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The Concept of Pattern Recognition of the Human Brain
Have you ever stared at an inanimate object like a cloud and saw a
familiar object like a sheep or a face? Surely most people have experienced
this and this is because of our brains innate ability to recognize
patterns. This is only possible with large brains that can support high-
level reasoning and memory storage. All of...
797 words
3 pages
The Extension of Cognitive Processes Into the World
The mind of a human being refers to that aspect of them that helps them think and feel, thus enabling them to know the world and its experiences. Many discussions and researches have been held to find out whether the human mind really extends out the skin and skull into the outside world. When dealing with this question it...
1,872 words
7 pages
The Two Systems of Thinking of Noble Laureate Daniel Kahneman
When reviewing the studies provided by Noble Laureate Daniel Kahneman, it was amazing to learn about his beliefs that there are two “systems” in thinking, and how System 1 is utilized in our thinking and decision making without us even realizing that we have allowed fallacies to influence what we have done (Kahneman, 2012)....
481 words
2 pages
The Ability of the Dogs Rico and Chaser to Understand Human Language in Keminski et al. and Pilley's Experiment
Although the dogs Rico and Chaser, the testing subjects of Kaminski et al. and Pilley’s experiments respectively, do strongly demonstrate the ability to attach specific names with objects, their performances are still inadequate in proving that they have fully grasped human language. Rico and Chaser cannot be said to truly...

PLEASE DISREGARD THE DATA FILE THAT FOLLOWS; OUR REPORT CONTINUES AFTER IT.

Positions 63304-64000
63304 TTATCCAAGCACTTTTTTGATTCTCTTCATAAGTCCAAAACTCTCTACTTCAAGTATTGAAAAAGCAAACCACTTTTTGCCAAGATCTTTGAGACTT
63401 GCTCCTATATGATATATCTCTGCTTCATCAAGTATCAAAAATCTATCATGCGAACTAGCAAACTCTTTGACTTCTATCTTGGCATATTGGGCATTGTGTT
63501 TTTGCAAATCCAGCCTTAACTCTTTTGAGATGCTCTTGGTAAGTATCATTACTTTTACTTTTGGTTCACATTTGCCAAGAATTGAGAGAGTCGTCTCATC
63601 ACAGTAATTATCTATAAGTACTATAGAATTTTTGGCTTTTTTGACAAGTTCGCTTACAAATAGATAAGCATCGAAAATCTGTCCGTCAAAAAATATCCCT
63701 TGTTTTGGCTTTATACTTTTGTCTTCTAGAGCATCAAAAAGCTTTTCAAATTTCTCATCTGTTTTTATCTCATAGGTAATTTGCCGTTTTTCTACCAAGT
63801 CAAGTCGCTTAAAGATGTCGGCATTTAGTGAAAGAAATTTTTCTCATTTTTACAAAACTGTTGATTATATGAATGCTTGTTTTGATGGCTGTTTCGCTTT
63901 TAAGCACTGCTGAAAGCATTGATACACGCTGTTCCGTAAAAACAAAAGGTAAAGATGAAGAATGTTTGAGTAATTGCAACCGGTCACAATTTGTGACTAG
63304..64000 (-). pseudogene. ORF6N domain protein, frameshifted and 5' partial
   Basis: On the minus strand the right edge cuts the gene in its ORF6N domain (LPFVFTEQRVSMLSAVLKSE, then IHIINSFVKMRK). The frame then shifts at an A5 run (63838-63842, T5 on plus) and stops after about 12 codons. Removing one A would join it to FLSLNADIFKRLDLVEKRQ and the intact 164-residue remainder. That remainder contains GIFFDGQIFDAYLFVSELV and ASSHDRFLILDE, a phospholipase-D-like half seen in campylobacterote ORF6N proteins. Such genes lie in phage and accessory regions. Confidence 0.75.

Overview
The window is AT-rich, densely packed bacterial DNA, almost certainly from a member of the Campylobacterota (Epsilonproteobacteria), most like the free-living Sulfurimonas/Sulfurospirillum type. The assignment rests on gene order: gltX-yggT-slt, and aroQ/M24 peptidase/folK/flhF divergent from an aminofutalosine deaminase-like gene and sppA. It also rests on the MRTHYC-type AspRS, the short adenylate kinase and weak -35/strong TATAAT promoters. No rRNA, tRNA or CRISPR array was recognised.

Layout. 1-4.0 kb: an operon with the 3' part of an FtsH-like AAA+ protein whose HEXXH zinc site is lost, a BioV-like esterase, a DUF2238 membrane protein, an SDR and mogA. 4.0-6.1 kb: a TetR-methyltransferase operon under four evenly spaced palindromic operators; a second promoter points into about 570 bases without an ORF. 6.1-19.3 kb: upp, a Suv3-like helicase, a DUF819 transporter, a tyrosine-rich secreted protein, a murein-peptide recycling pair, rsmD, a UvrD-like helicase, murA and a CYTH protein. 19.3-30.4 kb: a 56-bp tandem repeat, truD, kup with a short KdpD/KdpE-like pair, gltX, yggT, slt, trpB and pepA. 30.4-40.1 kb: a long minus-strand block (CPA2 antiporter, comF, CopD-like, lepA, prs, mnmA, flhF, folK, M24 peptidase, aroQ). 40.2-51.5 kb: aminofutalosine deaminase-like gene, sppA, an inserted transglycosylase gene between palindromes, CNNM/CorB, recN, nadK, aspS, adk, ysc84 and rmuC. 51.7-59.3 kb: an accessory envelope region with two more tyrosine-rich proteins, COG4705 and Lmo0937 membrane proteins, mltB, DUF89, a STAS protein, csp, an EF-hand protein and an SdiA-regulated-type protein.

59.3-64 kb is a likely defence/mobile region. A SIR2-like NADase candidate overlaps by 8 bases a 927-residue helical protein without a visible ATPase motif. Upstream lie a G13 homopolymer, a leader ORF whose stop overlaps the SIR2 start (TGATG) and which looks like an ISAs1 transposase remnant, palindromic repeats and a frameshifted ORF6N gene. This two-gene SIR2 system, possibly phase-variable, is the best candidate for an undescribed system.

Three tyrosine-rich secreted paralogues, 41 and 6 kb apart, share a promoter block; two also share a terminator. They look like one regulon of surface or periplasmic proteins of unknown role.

705 words
3 pages
The Parts of the Hippocampus That Helps Form New Memories
Meet Henry Gustav Molaison, a man who saw his doctor every day for many years and introduced himself every time as if they had never met [1].Molaison suffered from anterograde amnesia, the inability to form new memories [1]. How did he come to have this strange condition? In 1953, Molaison, who was previously an epileptic,...
1,505 words
6 pages
A Report on the Importance of Hearing and Sight in the Communication of Organisms with Each Other
“Communication is the successful transfer of a message from one organism to another. For a communication to be successful, a signal must be sent, received and interpreted correctly. This report focuses on hearing and sight that are important for many organisms to communicate with each other” (Heinemann Biology 2010). 1....
4,152 words
19 pages
The Concept of Apes in E.S. Savage-Rumbaugh's Language Training of Apes and Joel Wallman's Can Apes Learn Language
In this debate, E.S Savage-Rumbaugh and Joel Wallman both discuss the concept of apes being capable of understanding language. In E.S Savage-Rumbaugh’s Language Training of Apes, he states that apes are capable of learning the human language and demonstrate the ability to learn symbolic patterns that is similar to rudimenta...
778 words
3 pages
From the Perspective of Thomas Edison: His Views on Science, Technology, War, Human Rights and Philosophy
I am Thomas Edison. You probably know me best for developing the
phonograph and electric light bulb, but I innovated and invented much more.
I held 1,093 U.S. patents, and am credited with creating the first
industrial research laboratory1. Science and Technology With the kind of reputation I have, you should...
1,317 words
6 pages
A Case Study on the Dogs' Concept of Means-End Relationship